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Syrian Thistle is annual plant belongs to the Asteraceae family in the Asterales order. It is native to the Mediterranean region and the Middle East. It is an annual plant belonging to the semi-desert flora, growing to 30–100 cm tall. Leaves are alternate, rosette, dentat or serrate, spinescent. The leaves are spirally arranged on the stems. Leaves have sharp spines on both the leaf margins and the apex at times leaves look more like spines than leaf blades, toothed to lobed. Leaf margins or edges are deeply lobed and gray-green in color with white veins Stems are up to 100 cm tall, it is stiff, branched and bluish above, without spiny wings. Flowers are purple, spinescent bracts, joined together in capitula from 15-25 mm in diameter, solitary or in small clusters, bracts of the involucre yellowish finished by a hook ovary inferior, Flowers hermaphrodite only and flowering from March to May. Fruits are anchene, brown with homogeneous seeds-fruits.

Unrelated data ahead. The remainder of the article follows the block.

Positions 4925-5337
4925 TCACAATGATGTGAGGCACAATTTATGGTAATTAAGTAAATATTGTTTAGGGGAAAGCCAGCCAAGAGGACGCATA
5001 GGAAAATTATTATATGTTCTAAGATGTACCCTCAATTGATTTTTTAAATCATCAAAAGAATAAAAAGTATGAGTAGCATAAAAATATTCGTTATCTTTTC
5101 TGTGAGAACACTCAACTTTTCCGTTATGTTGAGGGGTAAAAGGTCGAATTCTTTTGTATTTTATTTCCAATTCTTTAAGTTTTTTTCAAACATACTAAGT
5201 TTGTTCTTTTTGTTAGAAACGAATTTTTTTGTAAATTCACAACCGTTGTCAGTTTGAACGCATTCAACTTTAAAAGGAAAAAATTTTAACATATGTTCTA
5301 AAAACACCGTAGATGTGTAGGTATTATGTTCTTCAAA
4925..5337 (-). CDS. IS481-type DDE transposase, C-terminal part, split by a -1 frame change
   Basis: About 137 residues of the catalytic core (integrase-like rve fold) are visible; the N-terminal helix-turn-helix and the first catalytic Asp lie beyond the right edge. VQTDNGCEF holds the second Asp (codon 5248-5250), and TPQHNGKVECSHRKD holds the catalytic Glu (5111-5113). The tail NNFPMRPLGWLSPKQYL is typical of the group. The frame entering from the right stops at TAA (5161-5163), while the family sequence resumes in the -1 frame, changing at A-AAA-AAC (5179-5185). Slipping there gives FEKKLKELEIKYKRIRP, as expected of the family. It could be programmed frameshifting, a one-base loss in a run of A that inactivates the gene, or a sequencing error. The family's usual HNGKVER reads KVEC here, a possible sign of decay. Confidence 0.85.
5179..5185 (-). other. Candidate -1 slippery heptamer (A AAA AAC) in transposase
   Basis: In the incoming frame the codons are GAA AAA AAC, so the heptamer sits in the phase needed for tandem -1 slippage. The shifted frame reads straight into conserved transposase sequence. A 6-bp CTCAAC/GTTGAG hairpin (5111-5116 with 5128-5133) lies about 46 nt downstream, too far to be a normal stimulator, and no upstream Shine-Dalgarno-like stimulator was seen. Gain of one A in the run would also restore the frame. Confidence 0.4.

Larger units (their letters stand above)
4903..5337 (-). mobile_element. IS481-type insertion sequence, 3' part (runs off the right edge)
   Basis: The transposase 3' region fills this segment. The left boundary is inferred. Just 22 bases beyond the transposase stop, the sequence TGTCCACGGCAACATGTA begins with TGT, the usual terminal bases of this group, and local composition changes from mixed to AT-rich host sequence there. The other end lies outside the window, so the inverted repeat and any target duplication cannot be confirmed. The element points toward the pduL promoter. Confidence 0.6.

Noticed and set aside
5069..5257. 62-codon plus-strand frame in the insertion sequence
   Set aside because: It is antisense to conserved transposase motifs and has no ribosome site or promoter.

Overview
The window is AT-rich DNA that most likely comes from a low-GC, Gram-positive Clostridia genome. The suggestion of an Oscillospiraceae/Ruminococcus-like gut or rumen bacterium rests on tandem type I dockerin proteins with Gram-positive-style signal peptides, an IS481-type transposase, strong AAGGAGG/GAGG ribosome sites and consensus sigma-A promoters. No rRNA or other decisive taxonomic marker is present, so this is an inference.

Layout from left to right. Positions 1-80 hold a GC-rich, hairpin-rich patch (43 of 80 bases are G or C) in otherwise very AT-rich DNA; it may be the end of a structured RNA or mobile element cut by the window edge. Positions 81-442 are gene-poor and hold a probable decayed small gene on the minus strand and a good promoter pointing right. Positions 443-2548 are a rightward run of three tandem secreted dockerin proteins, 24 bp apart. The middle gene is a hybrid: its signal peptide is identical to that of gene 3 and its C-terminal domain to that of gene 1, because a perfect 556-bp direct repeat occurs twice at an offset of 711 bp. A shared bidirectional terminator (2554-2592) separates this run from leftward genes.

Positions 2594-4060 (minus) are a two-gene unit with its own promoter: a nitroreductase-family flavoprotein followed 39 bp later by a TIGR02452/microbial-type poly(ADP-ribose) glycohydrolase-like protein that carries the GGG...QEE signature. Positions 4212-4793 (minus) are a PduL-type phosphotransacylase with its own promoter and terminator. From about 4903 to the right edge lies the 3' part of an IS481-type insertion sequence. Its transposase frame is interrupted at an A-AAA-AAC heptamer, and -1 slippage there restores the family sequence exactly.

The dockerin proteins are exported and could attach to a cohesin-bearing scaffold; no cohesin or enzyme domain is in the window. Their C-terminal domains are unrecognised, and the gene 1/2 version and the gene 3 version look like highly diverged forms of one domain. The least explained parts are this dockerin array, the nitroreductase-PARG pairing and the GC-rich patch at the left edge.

Ecology: The Syrian thistle is often found in disturbed lands, e.g., sides of road and construction sites. It is glycophyte in terms of salt resistance , mostly synanthropic, also natural, non- succulent with spines in bracts and leaves. This plant follows the Mediterranean chorotype.
Distrbutions in Palestine: Mediterranean Woodlands and Shrublands, Semi-steppe shrublands, Shrub-steppes, Deserts and extreme deserts.
Other names: Horse Thistle.
IUCN red list status: not evaluated
Local status: least concern